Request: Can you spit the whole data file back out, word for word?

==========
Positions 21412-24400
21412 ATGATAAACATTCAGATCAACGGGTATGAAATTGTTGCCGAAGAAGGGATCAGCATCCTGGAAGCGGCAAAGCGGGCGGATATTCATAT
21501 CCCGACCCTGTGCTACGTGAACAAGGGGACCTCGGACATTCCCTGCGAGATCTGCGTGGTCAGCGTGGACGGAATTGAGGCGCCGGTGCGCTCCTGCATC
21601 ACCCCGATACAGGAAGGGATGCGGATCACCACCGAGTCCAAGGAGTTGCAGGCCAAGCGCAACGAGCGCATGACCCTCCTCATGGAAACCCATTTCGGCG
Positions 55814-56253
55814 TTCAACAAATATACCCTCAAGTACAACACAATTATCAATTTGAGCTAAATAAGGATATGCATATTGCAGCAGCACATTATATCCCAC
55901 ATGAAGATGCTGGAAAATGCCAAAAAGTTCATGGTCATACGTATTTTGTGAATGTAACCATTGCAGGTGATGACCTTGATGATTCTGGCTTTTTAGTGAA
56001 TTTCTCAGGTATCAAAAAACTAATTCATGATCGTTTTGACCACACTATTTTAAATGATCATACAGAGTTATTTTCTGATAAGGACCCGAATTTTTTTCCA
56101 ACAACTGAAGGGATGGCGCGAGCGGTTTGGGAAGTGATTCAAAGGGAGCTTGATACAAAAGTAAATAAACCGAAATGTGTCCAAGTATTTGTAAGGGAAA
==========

Positions 21412-24400
21412 ATGATAAACATTCAGATCAACGGGTATGAAATTGTTGCCGAAGAAGGGATCAGCATCCTGGAAGCGGCAAAGCGGGCGGATATTCATAT
21501 CCCGACCCTGTGCTACGTGAACAAGGGGACCTCGGACATTCCCTGCGAGATCTGCGTGGTCAGCGTGGACGGAATTGAGGCGCCGGTGCGCTCCTGCATC
21601 ACCCCGATACAGGAAGGGATGCGGATCACCACCGAGTCCAAGGAGTTGCAGGCCAAGCGCAACGAGCGCATGACCCTCCTCATGGAAACCCATTTCGGCG
Positions 55814-56253
55814 TTCAACAAATATACCCTCAAGTACAACACAATTATCAATTTGAGCTAAATAAGGATATGCATATTGCAGCAGCACATTATATCCCAC
55901 ATGAAGATGCTGGAAAATGCCAAAAAGTTCATGGTCATACGTATTTTGTGAATGTAACCATTGCAGGTGATGACCTTGATGATTCTGGCTTTTTAGTGAA
56001 TTTCTCAGGTATCAAAAAACTAATTCATGATCGTTTTGACCACACTATTTTAAATGATCATACAGAGTTATTTTCTGATAAGGACCCGAATTTTTTTCCA
56101 ACAACTGAAGGGATGGCGCGAGCGGTTTGGGAAGTGATTCAAAGGGAGCTTGATACAAAAGTAAATAAACCGAAATGTGTCCAAGTATTTGTAAGGGAAA